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SLRD budget ‘doesn't reflect priorities’: Squamish director

Squamish appoints councillors to mediate over regional growth strategy


By Jesse Ferreras and Paul Carlucci
An alternate director for the SLRD says that the current financial plan doesn't reflect its top priorities.
Paul Lalli, an alternate director for the District of Squamish, said at this week's committee of the whole meeting that the SLRD's financial plan for 2009 to 2013, which was presented at the meeting, should focus more clearly on the board's "number one" priorities.
"I just go back to the December priority-setting meeting, I thought quite clearly the number one priority over anything was to look at boundary expansion and to look at governance restructure," he said. "That was the number one priority. I think that was what every single person in the room said they were going to do."
His comments came after Paul Edgington, the SLRD's Chief Administrative Officer, introduced the budget for the regional growth strategy (RGS), a policy framework that's meant to limit urban sprawl. The SLRD board has yet to officially adopt it, largely because Squamish rejected it.
Lalli, speaking at the start of discussions on the budget, said that there's "no budget" for dealing with boundary expansion or governance restructuring. Edgington responded that the budget was prepared in December, before the priority-setting meeting that Lalli mentioned.
Lalli then asked what the priorities of the current budget are, and said that the board needs guidance in terms of how it reflects its priorities in the budget.
Edgington responded by saying that the budget is based on the activities of all the SLRD's departments and that the committee of the whole meeting would provide an opportunity to review and reflect on the allocations presented there.
Though Lalli's initial comments didn't address the RGS directly, they nevertheless sparked some pointed jabs at Squamish for being the only jurisdiction in the SLRD that hasn't approved the strategy.
Squamish rejected the RGS at an early November council meeting, citing a lack of public consultation and clarity over procedure, an unfinished Official Community Plan (OCP), and concern over its amendment process.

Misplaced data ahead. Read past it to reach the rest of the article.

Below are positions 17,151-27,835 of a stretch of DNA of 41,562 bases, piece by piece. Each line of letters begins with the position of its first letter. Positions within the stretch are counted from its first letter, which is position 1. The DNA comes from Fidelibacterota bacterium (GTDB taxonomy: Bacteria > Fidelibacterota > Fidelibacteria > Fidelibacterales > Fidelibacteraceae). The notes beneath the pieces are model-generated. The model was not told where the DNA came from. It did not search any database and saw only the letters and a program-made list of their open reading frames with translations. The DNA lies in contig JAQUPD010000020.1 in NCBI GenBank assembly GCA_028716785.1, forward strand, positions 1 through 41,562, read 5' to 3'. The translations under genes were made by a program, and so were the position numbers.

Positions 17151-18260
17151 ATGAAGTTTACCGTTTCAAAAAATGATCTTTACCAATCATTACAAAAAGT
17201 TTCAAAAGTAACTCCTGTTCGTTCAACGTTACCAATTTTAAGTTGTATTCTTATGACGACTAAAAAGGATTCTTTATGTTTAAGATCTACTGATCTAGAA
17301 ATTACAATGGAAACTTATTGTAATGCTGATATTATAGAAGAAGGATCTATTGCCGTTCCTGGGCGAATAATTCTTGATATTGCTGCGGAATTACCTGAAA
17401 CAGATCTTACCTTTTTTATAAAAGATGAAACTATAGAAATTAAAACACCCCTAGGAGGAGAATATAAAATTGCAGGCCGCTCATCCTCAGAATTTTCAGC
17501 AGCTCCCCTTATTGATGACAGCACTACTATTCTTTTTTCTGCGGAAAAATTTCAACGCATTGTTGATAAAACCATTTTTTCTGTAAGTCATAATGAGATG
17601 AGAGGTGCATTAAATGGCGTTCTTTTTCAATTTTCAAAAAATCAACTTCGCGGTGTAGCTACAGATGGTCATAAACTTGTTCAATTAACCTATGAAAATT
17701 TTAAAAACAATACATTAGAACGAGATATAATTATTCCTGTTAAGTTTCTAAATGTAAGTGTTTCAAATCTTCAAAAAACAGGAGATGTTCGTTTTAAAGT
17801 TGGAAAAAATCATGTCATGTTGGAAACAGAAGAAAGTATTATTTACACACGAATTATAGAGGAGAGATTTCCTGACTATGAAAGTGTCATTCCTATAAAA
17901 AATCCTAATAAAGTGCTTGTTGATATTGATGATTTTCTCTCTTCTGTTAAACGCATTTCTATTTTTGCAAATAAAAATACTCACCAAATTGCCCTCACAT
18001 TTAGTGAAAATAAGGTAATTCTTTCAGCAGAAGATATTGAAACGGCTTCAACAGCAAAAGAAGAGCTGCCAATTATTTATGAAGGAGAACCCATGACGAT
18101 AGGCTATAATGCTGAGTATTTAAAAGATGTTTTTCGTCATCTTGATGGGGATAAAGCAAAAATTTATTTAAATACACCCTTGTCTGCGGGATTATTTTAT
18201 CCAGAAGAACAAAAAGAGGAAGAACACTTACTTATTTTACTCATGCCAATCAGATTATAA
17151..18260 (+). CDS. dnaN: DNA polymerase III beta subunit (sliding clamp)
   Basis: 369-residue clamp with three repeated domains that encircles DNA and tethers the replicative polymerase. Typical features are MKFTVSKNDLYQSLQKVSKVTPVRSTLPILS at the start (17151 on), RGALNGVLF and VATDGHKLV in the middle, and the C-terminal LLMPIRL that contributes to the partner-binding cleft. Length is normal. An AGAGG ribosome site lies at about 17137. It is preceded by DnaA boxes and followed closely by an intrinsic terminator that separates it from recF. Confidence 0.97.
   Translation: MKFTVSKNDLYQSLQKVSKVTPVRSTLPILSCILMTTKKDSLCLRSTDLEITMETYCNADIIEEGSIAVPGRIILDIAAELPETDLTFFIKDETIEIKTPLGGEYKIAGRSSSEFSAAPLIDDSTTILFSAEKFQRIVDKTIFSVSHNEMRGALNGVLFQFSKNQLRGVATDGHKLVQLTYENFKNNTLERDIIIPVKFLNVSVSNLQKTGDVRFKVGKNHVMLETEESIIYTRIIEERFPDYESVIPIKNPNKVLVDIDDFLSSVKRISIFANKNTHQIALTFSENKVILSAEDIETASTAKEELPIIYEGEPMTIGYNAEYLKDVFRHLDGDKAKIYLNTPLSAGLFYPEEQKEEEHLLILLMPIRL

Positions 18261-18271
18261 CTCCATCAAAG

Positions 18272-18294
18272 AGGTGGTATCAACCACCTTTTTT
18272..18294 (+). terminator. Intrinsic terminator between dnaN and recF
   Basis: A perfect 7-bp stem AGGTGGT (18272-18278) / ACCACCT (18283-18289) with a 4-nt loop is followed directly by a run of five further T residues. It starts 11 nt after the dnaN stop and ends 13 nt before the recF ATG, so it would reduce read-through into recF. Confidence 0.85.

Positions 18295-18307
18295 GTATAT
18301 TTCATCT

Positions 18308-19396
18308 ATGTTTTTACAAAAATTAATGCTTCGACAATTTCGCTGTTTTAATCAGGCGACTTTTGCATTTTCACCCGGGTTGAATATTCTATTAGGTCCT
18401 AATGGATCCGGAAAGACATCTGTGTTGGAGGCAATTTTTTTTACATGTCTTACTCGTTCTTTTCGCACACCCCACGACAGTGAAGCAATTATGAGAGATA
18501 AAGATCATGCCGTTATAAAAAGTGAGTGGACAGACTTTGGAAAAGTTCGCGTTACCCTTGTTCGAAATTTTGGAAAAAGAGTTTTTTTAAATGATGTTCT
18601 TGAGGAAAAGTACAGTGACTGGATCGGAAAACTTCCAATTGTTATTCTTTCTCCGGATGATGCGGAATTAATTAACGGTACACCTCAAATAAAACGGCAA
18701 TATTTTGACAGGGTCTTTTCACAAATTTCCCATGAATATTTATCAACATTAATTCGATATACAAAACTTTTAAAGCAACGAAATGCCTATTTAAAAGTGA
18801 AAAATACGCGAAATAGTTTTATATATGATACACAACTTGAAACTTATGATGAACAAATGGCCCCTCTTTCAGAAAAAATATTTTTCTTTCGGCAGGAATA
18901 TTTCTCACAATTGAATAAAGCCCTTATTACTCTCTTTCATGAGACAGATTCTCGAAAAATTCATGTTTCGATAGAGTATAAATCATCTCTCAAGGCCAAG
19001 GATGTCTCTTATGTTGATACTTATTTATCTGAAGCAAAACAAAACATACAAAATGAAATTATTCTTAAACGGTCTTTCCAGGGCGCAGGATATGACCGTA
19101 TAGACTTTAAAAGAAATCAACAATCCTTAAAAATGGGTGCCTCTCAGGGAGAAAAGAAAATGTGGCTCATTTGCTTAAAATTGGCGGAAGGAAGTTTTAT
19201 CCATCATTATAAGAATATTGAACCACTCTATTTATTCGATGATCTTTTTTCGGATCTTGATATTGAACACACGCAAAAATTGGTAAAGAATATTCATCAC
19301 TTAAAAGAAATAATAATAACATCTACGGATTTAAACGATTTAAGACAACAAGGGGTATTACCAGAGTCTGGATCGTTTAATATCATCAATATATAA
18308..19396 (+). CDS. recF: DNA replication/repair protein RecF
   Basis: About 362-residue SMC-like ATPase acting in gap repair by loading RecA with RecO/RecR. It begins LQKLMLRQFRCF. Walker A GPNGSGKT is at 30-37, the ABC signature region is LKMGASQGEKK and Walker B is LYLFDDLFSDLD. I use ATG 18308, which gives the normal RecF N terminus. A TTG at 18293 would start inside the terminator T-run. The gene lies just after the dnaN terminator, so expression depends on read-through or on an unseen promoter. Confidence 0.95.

Lalli made the RGS a central target in his November election campaign, saying at an all-candidates' meeting that Squamish had the most to lose in the RGS.
At the meeting where the strategy was rejected, Lalli applauded Squamish council for doing so.
Because Squamish didn't endorse the RGS, the SLRD can't adopt it as a policy framework. All jurisdictions must approve it.
Blair Lekstrom, B.C.'s minister of community development, has since written the SLRD advising them to meet with a representative from his ministry to help hash out the issues that Squamish has with the strategy. The SLRD is currently trying to arrange a date for those discussions.
Later in the meeting, Lalli again addressed the budget, this time saying that money should be allocated towards boundary expansion and governance restructuring.
"Because of the situation we're in, can we allocate some of those moneys... towards our number one priority?" he asked. "If it does go smoothly and does get resolved, we're looking at four or five months. Realistically, we're not going to be able to get into the nitty-gritty of regional growth strategies."
Whistler Mayor Ken Melamed pounced on that comment, saying that he "fundamentally disagrees" that money should be allocated out of the RGS budget simply because Squamish rejected it.
"Regardless of the level of agreement on governance as a priority, that doesn't mean it's going to cost us necessarily more," he said.
During a subsequent Squamish meeting, the district appointed Councillors Doug Race and Patricia Heintzman, as well as Mayor Greg Gardner, to deal with the ministry under the auspices of the newly struck Community Development and Planning Committee.
"I think we do need to respect that," said Gardner, "and this is a good way to engage the parties."
Initially, Councillor Corinne Lonsdale took issue with the appointments after framing herself as among the most well versed and fiercely opposed to the RGS.
"I think at one time, I was the only one councillor to have read the whole thing from cover to cover," she said, adding that her concerns over a loss of autonomy should be paramount during mediation. "I have no problem with you representing my concerns, as long as my concerns are carried forward."
Gardner offered to put forward a motion enlisting all of council for mediation, but there was little appetite for that.
Lalli again raised the issue of boundary expansion, saying the RGS should be ignored until a boundary expansion study comes to fruition. For her part, Lonsdale said the RGS should not come ahead of the district's update of the OCP.